Hey there, time traveller!
This article was published 7/5/2014 (1086 days ago), so information in it may no longer be current.
A Winnipeg man has been convicted in connection with the morphine-overdose killing of Wendy Henry.
Fifteen months after closing arguments were presented in his unusual case, Curtis Haas, 53, returned to court this morning to learn he was being convicted on charges of manslaughter, drug-trafficking and criminal negligence causing death.
It's believed to be the first such "social trafficking" conviction of its kind in Manitoba.
Court of Queen's Bench Justice Gerald Chartier found Haas's unlawful act of trafficking "street morphine" pills to Henry, 20, at his apartment on Oct. 27, 2007 was directly tied to her death in hospital about two days later.
"His actions contributed substantially to her death," said Chartier. "Mr. Haas knew the drugs were dangerous."
Providing Henry with up to 16 morphine tablets was an act Haas should have known could kill her, the judge said.
An autopsy found Henry died of an overdose, and she had a dangerous 1,035 nanograms of morphine in every millilitre of her blood.
Henry and another woman who lived in the same apartment block as Haas both overdosed within 24 hours of each other.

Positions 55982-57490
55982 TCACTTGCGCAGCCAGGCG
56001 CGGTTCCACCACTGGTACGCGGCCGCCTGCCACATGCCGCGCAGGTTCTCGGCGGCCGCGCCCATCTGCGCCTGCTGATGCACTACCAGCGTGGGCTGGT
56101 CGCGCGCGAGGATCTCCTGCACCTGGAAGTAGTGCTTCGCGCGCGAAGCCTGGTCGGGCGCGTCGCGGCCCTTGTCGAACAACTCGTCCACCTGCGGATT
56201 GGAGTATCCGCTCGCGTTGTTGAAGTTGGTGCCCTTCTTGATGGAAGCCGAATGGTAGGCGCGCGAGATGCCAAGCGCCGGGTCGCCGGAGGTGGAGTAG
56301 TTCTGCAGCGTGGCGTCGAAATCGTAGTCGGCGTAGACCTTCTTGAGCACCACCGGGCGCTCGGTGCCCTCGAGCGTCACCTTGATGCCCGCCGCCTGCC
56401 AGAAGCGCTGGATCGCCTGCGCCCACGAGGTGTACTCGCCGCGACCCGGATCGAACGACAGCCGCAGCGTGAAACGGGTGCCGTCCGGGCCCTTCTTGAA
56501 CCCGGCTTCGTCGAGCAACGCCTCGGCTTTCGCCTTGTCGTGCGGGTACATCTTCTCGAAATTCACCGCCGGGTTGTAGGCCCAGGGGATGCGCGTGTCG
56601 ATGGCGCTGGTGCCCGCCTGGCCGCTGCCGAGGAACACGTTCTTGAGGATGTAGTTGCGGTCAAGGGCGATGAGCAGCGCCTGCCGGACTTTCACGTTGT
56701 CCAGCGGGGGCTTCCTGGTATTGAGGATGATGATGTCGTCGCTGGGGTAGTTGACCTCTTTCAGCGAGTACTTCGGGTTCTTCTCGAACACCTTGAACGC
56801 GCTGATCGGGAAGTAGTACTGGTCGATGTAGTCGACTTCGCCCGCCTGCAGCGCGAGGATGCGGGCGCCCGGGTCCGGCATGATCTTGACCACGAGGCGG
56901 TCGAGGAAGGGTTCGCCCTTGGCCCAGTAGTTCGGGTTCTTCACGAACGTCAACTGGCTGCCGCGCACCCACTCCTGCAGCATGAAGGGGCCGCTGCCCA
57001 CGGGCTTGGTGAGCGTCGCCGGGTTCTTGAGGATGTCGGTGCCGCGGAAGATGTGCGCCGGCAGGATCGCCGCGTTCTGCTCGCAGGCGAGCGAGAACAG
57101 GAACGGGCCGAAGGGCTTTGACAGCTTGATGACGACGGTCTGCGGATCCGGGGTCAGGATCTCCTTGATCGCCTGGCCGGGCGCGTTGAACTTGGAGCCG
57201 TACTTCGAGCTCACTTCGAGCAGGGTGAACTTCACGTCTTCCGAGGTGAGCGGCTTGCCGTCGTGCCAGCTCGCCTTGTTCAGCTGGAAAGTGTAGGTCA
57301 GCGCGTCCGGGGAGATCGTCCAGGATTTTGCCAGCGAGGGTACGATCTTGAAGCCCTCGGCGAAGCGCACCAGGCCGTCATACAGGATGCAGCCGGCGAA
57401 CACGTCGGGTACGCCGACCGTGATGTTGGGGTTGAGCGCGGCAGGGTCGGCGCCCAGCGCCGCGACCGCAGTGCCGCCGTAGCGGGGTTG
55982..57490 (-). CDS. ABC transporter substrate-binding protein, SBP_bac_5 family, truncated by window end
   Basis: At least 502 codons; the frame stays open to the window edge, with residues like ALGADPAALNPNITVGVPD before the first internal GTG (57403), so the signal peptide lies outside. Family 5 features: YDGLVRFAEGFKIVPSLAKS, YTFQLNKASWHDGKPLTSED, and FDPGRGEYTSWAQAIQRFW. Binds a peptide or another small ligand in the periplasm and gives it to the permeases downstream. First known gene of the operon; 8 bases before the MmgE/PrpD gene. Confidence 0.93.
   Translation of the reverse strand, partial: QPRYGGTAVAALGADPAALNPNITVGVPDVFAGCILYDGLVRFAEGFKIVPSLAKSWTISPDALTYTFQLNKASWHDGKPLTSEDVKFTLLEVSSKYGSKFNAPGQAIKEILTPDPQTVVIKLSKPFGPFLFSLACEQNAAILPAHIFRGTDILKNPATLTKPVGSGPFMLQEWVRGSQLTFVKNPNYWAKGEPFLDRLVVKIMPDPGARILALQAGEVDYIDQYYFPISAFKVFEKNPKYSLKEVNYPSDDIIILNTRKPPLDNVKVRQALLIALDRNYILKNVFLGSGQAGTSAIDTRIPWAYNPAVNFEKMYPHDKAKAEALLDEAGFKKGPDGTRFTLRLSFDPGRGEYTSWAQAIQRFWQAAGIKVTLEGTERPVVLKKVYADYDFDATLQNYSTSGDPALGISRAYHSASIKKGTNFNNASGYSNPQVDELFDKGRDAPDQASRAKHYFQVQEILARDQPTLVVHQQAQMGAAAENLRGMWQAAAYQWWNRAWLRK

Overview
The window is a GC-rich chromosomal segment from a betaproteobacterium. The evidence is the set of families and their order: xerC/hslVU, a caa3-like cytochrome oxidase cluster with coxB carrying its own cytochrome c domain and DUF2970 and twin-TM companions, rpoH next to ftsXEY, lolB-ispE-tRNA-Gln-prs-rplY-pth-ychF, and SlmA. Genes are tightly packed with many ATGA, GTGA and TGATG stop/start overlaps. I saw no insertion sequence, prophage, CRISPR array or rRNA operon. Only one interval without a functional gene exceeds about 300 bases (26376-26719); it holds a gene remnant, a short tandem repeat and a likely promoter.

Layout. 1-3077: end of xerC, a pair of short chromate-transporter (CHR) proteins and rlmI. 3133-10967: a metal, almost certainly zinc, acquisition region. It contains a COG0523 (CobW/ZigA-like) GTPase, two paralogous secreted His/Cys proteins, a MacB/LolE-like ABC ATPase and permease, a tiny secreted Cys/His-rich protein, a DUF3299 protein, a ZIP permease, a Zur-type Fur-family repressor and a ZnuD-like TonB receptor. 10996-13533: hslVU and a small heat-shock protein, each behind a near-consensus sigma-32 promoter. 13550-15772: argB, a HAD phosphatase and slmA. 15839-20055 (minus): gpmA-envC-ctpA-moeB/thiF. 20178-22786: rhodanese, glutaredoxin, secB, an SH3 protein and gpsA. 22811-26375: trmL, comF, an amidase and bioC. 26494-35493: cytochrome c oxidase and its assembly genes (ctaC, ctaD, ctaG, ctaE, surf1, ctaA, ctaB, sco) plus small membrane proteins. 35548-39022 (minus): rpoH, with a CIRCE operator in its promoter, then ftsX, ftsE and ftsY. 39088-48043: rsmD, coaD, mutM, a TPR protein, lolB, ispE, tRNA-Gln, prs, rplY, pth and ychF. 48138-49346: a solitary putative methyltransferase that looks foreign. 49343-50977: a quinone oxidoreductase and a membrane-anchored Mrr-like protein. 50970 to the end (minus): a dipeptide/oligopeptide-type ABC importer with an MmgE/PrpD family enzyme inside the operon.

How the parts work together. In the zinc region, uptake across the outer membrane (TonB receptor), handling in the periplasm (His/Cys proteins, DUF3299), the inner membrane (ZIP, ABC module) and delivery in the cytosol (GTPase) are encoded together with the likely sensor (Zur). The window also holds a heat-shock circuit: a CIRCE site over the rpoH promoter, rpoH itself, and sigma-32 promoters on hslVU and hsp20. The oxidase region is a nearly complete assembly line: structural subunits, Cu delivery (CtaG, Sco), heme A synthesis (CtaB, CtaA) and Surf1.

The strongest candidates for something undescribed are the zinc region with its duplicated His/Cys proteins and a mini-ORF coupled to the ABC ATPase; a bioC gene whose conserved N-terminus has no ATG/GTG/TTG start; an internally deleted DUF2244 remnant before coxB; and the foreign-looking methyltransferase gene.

The other woman survived. Chartier found Haas was aware the other woman went to hospital for treatment, and didn't act to ensure Henry got help as well.
He had also taken the drug in the past and found it "worked too much," so he flushed his supply, said Chartier.
"Mr. Haas's conduct caused Ms. Henry's death," said Chartier.
Haas originally told police Henry wanted the morphine from him to "get high."
He later changed his story, claiming she needed it to deal with chronic pain. He also told a different version to a security guard in his building, claiming Henry had "gotten into" his stash.
Haas denied any wrongdoing. It was Haas who called 911 and tried to revive Henry when he discovered she wasn't breathing. His lawyer argued Henry was responsible for her own demise because she willingly ingested the pills.
"Once a person has that in their hands, they have a choice of what they are going to do with it," Darren Sawchuk told Queen's Bench Justice Gerald Chartier in his closing argument.
Sawchuk said there was no evidence Haas even knew how much morphine Henry consumed, and she may have snuck some of the pills from his stash without his knowledge.
After the convictions were pronounced, the Crown moved to revoke Haas's bail and see him taken into custody. A revocation hearing will be held later this month.
Haas has no criminal record, suffers with health issues and hasn't breached any of his conditions.
Henry lived with her father and two younger siblings. She filled her days caring for her two-year-old daughter, working with disabled children for the Winnipeg School Division, and taking sign-language classes.
-- with Free Press files